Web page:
https://www.youtube.com/channel/UCRJTXOvcpLIo4rh7jBrlOMA?sub_confirmation=1

I need to make content anyways so might as well help you while I'm at it. I'm from SMU btw haha!

Hold off the robo-advisor investing first. You might get tempted. The last thing you want is to lose tens of thousands of money you spent every weekend working for the past two years, aka me.

I've been investing for about half a decade, read a TON of books on investing (initially I wanted to be a securities analyst that's why!) And had small wins of my own like https://www.youtube.com/watch?v=l2EuKbpJdr0&t=307s

It depends on whether you're a nerd like me or not haha!

Not a nerd Start with investing for dummies. I think it provides a GREAT idea of the TRAPS because losing 2k when you only have 2k, is much more painful than the joy of earning an extra 2k, trust me the risk isn't worth it.

Nerd that wants to win in investing

I'd recommend learning from the best investor, which is Warren Buffett, but he doesn't teach in depth, but refers to his mentor Benjamin Graham, that wrote a masters level textbook that is still relevant today!

Intelligent Investor, then Securities Analysis (Read the newer version, older version is written in an old english and is SUPER dry). I can lend you the books if you need, or just borrow from the lib haha.

If you don't want to read and want to passively invest, then invest in US S&P500 index fund monthly! Index investing has been proven to be one of THE best investing techniques, and usually, active investing calls for at least 5% premium to be worth the time (I recall Ben Graham said that somewhere!) and you gotta ask yourself, the extra 5% of your own money worth it or not? If not, go work and earn more money and save like buffet when he was young, and like me right now.

P.S If this is helpful, please show some love cause my livelihood depends on it ;) https://www.youtube.com/channel/UCRJTXOvcpLIo4rh7jBrlOMA?sub_confirmation=1​​​

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Gideon Ng
Gideon Ng
Level 5. Genius
Answered 2w ago

Hi Anon, there's tons of resources out there that you can consider, depending on what medium suits you best.

The things that I use to improve my knowledge are books, webinars, YouTube videos, blog posts and podcasts.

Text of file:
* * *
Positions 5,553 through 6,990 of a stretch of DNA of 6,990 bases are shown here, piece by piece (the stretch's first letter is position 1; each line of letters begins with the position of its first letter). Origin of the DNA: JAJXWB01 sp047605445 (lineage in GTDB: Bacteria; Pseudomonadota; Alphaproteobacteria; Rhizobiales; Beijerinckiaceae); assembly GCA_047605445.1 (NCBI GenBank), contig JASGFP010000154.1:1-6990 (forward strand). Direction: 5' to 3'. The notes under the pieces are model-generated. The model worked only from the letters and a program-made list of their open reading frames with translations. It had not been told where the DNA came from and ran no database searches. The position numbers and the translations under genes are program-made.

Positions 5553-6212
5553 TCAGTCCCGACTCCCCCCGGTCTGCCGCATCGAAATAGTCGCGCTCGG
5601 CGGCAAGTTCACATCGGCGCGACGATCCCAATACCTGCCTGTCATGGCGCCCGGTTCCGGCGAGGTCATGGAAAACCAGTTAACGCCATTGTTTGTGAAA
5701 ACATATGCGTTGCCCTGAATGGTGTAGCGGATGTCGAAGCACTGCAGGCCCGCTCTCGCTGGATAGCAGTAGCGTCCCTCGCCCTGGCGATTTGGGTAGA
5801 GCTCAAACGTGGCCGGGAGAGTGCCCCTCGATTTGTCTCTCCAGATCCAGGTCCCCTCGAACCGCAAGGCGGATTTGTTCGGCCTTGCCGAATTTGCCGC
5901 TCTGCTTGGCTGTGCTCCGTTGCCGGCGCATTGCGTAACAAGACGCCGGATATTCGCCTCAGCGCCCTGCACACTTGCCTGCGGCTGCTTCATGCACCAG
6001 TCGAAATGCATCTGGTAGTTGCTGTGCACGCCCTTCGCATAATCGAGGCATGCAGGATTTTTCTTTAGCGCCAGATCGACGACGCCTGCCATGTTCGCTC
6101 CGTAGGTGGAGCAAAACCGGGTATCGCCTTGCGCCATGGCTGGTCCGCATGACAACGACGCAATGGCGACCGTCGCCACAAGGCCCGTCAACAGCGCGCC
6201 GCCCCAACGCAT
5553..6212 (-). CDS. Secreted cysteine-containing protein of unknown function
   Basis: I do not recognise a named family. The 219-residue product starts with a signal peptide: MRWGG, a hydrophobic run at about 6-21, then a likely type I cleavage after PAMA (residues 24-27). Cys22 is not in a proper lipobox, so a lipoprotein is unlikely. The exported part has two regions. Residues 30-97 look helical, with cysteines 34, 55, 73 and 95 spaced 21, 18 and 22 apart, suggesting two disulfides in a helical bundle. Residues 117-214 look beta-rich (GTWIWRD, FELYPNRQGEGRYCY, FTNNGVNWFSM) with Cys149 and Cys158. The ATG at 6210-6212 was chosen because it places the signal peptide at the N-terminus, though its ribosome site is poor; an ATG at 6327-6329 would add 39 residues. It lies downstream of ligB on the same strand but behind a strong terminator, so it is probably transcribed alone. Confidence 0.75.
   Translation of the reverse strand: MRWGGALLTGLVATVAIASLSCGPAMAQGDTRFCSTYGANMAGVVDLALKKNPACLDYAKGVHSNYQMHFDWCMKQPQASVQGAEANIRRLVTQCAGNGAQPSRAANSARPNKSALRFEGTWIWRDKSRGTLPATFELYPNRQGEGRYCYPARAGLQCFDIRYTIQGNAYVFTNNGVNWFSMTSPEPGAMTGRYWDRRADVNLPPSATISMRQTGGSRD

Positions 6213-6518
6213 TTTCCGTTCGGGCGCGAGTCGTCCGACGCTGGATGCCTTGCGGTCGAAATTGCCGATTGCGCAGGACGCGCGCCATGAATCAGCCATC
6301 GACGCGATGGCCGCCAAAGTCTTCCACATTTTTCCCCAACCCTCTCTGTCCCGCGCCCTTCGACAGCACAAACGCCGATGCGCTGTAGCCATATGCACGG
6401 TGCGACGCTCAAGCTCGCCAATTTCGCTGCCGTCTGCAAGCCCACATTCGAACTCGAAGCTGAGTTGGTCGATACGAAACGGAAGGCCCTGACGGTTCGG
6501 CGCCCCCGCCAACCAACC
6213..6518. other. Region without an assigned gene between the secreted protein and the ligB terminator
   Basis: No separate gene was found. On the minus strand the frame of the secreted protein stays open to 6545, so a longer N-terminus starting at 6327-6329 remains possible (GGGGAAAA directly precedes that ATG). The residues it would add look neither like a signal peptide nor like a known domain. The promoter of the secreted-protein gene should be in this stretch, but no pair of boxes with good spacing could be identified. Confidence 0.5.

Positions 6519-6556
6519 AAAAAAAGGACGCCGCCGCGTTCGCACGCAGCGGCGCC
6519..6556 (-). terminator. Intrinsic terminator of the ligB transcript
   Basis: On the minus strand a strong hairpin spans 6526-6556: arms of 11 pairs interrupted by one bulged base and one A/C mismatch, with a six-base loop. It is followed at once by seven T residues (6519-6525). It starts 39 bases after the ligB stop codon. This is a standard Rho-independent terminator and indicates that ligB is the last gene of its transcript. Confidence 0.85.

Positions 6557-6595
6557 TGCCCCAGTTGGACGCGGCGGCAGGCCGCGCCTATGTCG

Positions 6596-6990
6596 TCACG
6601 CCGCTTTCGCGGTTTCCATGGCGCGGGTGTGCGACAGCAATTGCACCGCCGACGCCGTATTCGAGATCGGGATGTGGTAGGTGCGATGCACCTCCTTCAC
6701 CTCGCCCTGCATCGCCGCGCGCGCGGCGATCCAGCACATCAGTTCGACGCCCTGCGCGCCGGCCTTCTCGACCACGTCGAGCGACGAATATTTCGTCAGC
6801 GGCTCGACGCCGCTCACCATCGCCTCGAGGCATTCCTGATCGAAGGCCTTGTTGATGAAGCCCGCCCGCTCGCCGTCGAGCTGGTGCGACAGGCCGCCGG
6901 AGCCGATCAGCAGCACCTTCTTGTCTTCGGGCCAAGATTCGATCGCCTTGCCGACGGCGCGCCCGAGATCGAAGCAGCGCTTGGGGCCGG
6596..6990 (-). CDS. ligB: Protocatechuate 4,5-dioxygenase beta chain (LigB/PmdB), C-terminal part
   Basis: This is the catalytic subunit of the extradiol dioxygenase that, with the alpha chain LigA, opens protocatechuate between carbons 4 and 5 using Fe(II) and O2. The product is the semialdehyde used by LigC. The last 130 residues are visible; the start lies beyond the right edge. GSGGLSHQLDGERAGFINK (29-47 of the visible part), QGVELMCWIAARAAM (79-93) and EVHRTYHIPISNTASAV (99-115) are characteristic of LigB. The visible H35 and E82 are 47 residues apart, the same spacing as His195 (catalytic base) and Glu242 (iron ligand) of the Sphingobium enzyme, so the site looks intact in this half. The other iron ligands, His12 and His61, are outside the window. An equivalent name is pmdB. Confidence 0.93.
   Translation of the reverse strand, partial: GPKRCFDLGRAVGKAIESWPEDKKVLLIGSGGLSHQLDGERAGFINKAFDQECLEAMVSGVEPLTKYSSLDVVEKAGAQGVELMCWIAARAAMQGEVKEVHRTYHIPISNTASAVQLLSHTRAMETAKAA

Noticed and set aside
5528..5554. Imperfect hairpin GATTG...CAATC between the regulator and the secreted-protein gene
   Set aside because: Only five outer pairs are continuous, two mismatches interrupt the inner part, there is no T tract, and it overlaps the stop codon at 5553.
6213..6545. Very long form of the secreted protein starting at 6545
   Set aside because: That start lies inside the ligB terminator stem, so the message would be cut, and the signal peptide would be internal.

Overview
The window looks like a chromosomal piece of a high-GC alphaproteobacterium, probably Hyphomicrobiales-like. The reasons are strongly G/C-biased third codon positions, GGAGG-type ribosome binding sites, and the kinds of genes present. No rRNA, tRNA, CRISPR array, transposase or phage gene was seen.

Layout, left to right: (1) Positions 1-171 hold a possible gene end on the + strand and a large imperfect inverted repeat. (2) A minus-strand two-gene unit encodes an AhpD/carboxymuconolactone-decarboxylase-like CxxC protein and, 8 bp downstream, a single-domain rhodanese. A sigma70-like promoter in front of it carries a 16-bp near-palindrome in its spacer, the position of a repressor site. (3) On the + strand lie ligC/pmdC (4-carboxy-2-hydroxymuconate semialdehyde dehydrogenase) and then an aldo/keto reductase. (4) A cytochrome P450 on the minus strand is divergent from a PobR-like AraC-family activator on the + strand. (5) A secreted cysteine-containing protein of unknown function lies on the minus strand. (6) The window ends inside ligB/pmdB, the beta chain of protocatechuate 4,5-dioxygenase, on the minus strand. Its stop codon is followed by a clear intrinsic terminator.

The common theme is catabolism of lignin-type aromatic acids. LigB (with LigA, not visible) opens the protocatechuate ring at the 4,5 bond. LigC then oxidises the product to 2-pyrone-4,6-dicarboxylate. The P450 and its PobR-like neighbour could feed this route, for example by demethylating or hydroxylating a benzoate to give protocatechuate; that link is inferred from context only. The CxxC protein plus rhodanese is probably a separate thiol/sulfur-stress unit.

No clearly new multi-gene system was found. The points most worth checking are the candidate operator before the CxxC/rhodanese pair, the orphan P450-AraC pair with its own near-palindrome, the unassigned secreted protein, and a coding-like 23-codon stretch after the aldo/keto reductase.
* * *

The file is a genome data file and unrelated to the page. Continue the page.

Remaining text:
I really like podcasts as you can listen to them on the go when you're on public transport etc.

For a full list of resources, you can check out my site.

Robos are great to learn about investing as they have a really barrier to entry, you can start investing with StashAway and Syfe with any initial sum.

So you can have a look at their investing strategies, see what they invest in and try to understand how the different ETFs work!

1 comment

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Question Poster

2w ago

Hi Gideon, thanks a lot for the list of resources, I will be sure to look at them! I do watch YouTube videos and listen to podcasts as well, and perhaps I'll add your recommendations to my list 😊
Sharon
Sharon
Level 6. Master
Answered 2w ago

If books are not your cup of tea, watching a video explaining the summary of a book may help. It saves time and it is also easier to understand with the visuals.

I like this channel called The Swedish Investor. He does an excellent job.

https://www.youtube.com/channel/UCAeAB8ABXGoGMbXuYPmiu2A

You can also start by reading more financial blogs. Here are some of my favourites:

• Dr Wealth

• Investment Moats

• Financial Horse

• New Academy of Finance

• The Invest Quest

Also, joining financial groups on Facebook (e.g. Seedly, Financial Horse's Singapore Stock, REITs and Bond Investments) will help in enhancing your knowledge as we learn from one another.

And...If you are willing to pay to accelerate your learning, you can attend courses where fellow investors teach what they know and are good at.

So far, I attended:

• The Fifth Person - Dividend Machines (Only 1 enrollment per year)

• Dr Wealth - Early Retirement Masterclass

• The Asia Report - Singapore Banks

• The Smart Investor - All Stars Portfolio

You can definitely invest with a robo-advisor as you learn. In fact, as you research, you might pick up some useful knowledge along the way.

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Lin Weiyuan
Lin Weiyuan

2w ago

Hi Sharon, out of the many classes you have attended, which one do you think is the most useful?
Sharon
Sharon

2w ago